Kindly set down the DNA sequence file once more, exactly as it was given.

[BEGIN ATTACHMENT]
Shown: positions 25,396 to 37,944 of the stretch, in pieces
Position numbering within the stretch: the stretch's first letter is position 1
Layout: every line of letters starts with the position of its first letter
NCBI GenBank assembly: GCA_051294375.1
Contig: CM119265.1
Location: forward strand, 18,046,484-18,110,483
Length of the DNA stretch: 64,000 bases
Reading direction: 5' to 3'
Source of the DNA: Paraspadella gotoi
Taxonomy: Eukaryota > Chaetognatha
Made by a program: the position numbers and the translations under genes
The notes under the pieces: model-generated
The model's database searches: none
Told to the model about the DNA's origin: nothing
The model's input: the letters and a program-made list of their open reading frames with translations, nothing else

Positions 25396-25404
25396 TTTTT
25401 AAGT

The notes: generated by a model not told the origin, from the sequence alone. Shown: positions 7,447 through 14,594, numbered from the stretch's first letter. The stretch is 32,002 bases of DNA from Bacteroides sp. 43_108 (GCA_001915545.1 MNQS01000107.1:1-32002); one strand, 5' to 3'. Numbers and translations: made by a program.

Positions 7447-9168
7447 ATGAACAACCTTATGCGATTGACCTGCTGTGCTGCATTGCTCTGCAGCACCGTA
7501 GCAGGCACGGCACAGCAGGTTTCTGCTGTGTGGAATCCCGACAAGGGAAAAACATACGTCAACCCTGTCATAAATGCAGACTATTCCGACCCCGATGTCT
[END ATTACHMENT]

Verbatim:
Shown: positions 25,396 to 37,944 of the stretch, in pieces
Position numbering within the stretch: the stretch's first letter is position 1
Layout: every line of letters starts with the position of its first letter
NCBI GenBank assembly: GCA_051294375.1
Contig: CM119265.1
Location: forward strand, 18,046,484-18,110,483
Length of the DNA stretch: 64,000 bases
Reading direction: 5' to 3'
Source of the DNA: Paraspadella gotoi
Taxonomy: Eukaryota > Chaetognatha
Made by a program: the position numbers and the translations under genes
The notes under the pieces: model-generated
The model's database searches: none
Told to the model about the DNA's origin: nothing
The model's input: the letters and a program-made list of their open reading frames with translations, nothing else

Positions 25396-25404
25396 TTTTT
25401 AAGT

The notes: generated by a model not told the origin, from the sequence alone. Shown: positions 7,447 through 14,594, numbered from the stretch's first letter. The stretch is 32,002 bases of DNA from Bacteroides sp. 43_108 (GCA_001915545.1 MNQS01000107.1:1-32002); one strand, 5' to 3'. Numbers and translations: made by a program.

Positions 7447-9168
7447 ATGAACAACCTTATGCGATTGACCTGCTGTGCTGCATTGCTCTGCAGCACCGTA
7501 GCAGGCACGGCACAGCAGGTTTCTGCTGTGTGGAATCCCGACAAGGGAAAAACATACGTCAACCCTGTCATAAATGCAGACTATTCCGACCCCGATGTCT